Boards ready budgets for town vote

Residents filled the meeting room at the Sharon Town Hall on Friday, April 26, for the annual Board of Finance public hearing on the FY25 budgets proposed by the Board of Selectmen and the Board of Education.

Leila Hawken

Boards ready budgets for town vote

SHARON — A well-attended public hearing convened by the Board of Finance on Friday, April 26, heard residents’ comments on the 2024-25 budgets proposed by the Board of Education and the Board of Selectmen. Barbara Prindle served as moderator for the hearing.

Following the public hearing, the finance board met to discuss the questions raised by residents and voted unanimously that the budgets would proceed on to town vote at the annual Town Meeting scheduled for Friday, May 10, beginning at 6:30 p.m.

Reviewing the Board of Education proposed budget at the hearing was education board chairman Doug Cahill who said that his board continues to review expenses on an ongoing basis.

“This budget is the lowest we can present to the town,” Cahill said, noting that for the first time, capital expenditures are not included in the education budget, having been moved to the town budget.

The Board of Education budget for the coming year totals $4,328,390, a decrease of $185,937 (4.12%) from the current year, partially realized by the removal of capital expenditures. 106 students in Pre-K through Grade 8 are currently enrolled at Sharon Center School, Cahill noted.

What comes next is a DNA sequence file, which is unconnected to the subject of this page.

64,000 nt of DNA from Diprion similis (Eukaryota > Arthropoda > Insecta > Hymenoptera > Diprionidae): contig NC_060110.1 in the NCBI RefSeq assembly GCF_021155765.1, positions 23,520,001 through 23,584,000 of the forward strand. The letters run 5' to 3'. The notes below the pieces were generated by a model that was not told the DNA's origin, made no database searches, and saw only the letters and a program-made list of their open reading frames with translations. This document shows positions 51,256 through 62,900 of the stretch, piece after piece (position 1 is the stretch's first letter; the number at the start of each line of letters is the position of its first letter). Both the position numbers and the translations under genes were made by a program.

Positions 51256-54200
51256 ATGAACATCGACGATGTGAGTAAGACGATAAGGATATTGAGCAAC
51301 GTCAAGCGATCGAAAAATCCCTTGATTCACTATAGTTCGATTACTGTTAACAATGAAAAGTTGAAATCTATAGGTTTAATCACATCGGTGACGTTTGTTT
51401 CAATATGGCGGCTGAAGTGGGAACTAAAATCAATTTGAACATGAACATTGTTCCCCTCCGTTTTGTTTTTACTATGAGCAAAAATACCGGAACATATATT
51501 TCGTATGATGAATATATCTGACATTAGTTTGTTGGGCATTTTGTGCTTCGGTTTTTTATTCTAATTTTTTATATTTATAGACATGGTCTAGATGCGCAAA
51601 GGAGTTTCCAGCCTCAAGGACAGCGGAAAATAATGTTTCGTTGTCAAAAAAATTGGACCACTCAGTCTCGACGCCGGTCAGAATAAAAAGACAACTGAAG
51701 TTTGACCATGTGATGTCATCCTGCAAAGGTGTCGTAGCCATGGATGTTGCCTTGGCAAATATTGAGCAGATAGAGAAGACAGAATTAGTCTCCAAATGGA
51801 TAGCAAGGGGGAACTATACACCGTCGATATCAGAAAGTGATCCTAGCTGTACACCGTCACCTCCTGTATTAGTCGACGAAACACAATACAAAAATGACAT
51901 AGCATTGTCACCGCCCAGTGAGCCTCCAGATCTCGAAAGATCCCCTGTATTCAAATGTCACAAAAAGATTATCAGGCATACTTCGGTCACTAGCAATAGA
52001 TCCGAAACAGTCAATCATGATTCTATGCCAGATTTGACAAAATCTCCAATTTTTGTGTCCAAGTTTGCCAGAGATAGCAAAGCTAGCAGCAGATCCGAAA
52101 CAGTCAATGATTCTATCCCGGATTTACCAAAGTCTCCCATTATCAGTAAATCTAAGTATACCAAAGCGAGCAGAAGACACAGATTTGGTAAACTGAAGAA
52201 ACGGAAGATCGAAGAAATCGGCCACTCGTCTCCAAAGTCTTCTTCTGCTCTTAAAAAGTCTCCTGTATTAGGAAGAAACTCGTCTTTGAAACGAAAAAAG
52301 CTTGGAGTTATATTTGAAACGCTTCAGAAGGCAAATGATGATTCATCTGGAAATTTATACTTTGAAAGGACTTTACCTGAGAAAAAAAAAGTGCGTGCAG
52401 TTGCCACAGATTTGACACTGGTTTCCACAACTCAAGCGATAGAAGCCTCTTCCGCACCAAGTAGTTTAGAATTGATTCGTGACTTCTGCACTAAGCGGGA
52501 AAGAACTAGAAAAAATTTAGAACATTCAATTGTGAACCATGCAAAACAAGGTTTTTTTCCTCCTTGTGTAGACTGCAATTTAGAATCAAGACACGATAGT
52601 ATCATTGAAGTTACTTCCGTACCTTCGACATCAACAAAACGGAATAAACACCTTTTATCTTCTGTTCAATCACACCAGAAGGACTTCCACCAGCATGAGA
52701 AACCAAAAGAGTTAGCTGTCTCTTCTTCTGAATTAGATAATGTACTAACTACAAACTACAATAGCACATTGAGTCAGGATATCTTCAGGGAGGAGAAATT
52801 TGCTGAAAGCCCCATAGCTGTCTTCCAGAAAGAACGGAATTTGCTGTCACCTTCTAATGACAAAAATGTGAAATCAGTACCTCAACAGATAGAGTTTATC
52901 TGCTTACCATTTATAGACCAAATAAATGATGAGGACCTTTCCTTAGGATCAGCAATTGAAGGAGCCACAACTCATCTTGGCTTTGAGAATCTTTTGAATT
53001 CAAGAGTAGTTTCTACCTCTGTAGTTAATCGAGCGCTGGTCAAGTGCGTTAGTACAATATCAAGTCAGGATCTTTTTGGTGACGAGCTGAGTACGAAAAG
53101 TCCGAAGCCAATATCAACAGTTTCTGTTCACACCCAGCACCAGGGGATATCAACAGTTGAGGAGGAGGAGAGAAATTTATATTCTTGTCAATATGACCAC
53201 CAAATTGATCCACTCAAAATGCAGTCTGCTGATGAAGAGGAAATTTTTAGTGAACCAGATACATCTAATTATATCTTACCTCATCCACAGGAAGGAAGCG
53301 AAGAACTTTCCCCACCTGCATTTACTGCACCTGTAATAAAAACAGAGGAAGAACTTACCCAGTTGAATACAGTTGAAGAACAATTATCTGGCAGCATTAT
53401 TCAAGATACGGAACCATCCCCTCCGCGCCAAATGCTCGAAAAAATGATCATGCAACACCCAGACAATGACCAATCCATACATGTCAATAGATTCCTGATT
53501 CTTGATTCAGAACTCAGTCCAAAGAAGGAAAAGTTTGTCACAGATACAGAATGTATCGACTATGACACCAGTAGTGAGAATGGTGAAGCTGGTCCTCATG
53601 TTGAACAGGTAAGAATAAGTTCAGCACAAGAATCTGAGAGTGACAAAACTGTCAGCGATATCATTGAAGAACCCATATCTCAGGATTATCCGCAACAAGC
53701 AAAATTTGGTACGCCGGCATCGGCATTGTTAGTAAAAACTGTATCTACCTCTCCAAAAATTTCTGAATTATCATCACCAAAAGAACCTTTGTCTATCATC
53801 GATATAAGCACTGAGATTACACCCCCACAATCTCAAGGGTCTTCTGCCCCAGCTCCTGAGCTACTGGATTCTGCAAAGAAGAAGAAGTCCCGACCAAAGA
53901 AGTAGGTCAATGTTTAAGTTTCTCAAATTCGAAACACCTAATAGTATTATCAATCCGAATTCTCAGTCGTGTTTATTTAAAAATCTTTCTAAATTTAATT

The Board of Selectmen’s budget was presented by First Selectman Casey Flanagan.

“The selectmen devoted many hours going over each line to determine a budget that was fair to the town and to the employees,” Flanagan said.

The Board of Selectmen budget for the coming year totals $4,969,207, an increase of $262,630 (5.58%) over the current year, after expected revenues are included.

Residents’ questions sought clarification of line-item increases, including the ongoing tree removal program targeting hazardous and diseased trees, supported by state funding.

“Every time the wind blows, there are trees down, and if wires are involved, fires,” Flanagan said. “My hope is that we can get on top of this in a few years,” he added.

Considering the Hotchkiss Library’s request for increased funding, the board noted that the library had asked for $150,000 but received $118,500.

Flanagan reported it was the selectmen’s feeling that the initial request was high, although he acknowledged the important role of the library in the community. He added that the selectmen felt that a steady rate of increase, perhaps 10% annually, over the coming years would be a better option.

In other action, the Board of Finance approved the capital expenditure plans for both boards to be voted on at the annual town meeting.

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